You think the teachers bothered to tell these kids about the Iraqi dictatorship? About the infant mortality rate, about the chemical attack on Halabja? Of course not, just a simple 'war is bad' message. Absolutely deplorable, these kids should not be bothered by the horrors of the world at that age just to serve the policital agendas of some screaming leftist teachers. :(

  2. While I disagree with schools shepherding kids into protests no matter what the issues, there is a case that fervent parents who want to protest about something, have no choice but to take their kids along with them, if they have no child minding options open to them.
    However, the same sort of indoctrination goes on all over the country in schools regarding faith and religious belief. Admittedly assembly and prayer sessions, or sunday school is hardly militant - but it is the same principle of someone else forcing their ideals and beliefs upon children. Yet this doesn't get the same outraged attention.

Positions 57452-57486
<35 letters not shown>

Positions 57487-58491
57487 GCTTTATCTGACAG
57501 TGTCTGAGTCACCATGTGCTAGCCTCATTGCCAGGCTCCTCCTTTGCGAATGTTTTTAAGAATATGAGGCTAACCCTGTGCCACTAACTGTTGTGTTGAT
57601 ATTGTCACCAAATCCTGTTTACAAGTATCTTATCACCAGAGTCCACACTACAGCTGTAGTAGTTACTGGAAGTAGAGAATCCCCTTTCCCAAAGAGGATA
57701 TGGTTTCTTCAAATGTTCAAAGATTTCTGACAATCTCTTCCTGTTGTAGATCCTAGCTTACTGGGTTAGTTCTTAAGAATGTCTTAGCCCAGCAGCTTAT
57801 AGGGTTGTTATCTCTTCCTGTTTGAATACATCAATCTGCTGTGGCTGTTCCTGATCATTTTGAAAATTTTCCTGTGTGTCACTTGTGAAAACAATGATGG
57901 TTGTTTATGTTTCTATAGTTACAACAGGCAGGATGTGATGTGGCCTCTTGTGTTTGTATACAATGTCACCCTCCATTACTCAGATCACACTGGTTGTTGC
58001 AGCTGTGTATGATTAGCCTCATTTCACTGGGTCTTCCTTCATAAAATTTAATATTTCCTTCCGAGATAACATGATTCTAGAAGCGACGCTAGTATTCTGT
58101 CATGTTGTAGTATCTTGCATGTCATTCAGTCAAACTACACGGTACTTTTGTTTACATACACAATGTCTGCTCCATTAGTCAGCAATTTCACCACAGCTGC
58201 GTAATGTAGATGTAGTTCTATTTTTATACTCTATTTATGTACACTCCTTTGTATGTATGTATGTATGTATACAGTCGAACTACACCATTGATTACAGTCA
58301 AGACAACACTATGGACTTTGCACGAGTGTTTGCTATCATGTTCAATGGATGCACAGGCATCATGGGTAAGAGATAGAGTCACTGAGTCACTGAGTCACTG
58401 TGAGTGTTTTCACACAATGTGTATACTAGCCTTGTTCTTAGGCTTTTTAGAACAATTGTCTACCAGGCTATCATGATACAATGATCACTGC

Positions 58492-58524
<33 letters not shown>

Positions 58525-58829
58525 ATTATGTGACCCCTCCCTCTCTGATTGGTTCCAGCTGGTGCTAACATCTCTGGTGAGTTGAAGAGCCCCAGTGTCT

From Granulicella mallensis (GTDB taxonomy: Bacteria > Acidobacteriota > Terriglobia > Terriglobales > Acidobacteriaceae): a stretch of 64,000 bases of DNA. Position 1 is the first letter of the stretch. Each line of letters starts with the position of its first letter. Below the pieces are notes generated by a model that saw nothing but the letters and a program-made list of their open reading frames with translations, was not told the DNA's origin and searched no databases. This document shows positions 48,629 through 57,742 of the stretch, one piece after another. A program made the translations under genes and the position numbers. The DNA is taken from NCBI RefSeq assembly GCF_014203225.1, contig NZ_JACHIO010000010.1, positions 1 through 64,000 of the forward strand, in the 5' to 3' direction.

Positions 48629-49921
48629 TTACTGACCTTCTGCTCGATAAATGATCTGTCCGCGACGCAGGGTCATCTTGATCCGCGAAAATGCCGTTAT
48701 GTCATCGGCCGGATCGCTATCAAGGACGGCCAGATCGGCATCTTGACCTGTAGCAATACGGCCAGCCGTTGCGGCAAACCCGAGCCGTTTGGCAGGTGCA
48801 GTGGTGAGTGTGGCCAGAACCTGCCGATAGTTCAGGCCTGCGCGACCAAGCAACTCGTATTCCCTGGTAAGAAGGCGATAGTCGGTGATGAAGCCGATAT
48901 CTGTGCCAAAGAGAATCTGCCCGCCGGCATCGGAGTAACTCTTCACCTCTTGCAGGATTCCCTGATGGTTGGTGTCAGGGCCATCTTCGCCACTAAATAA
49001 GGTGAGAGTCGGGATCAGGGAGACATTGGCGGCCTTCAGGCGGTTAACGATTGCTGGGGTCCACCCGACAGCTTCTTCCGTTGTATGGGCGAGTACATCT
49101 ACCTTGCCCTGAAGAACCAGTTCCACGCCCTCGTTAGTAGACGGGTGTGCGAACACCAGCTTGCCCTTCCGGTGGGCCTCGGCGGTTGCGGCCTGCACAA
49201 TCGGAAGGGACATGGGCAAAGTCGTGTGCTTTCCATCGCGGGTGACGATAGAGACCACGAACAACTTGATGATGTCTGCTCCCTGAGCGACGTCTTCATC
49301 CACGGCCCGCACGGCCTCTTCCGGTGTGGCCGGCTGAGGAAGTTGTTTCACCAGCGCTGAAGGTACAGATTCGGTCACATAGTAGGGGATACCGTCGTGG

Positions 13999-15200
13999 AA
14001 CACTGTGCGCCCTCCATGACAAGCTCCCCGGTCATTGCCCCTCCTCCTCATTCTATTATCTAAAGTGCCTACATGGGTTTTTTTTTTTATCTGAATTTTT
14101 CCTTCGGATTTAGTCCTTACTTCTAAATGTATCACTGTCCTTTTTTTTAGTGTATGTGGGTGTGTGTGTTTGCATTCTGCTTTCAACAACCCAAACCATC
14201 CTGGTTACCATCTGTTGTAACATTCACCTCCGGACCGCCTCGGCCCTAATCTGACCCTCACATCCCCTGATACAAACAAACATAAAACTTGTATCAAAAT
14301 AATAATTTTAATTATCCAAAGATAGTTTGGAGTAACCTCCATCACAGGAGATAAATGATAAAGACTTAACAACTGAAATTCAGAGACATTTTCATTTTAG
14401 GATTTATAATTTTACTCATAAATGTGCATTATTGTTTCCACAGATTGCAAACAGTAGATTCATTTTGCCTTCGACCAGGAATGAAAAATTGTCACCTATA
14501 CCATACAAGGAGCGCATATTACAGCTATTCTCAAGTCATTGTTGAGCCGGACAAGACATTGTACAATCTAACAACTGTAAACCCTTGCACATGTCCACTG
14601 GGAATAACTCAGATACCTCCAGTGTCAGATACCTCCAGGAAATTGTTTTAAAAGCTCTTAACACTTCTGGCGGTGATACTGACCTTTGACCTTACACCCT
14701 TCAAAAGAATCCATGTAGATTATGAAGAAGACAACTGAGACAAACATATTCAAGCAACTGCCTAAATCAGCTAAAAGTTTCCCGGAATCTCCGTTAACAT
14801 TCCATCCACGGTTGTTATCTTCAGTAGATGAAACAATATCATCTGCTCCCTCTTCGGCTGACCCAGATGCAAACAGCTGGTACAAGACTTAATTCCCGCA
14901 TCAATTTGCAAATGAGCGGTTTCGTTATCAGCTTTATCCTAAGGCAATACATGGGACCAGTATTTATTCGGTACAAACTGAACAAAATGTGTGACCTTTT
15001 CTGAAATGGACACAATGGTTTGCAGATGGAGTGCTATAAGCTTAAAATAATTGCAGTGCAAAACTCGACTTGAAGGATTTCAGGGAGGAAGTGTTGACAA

3. It's not the same everywhere or in every school, despite what all the noisy banner-wavers would have you believe. My wife is a primary school teacher and her colleague did a session discussing the war with her 10 year olds. Almost without exception they were 'pro-war' (a very misleading term, but I'm sure you know what I mean). Most of them said things like 'We need to have a war so that it will all be over soon and we can get back to living our lives'. Obviously, this is an echo of their parents' views, but it shows that not everyone in the country is against taking action. Although I can't help think that the majority of the population go for the option that they think will cause them least fuss.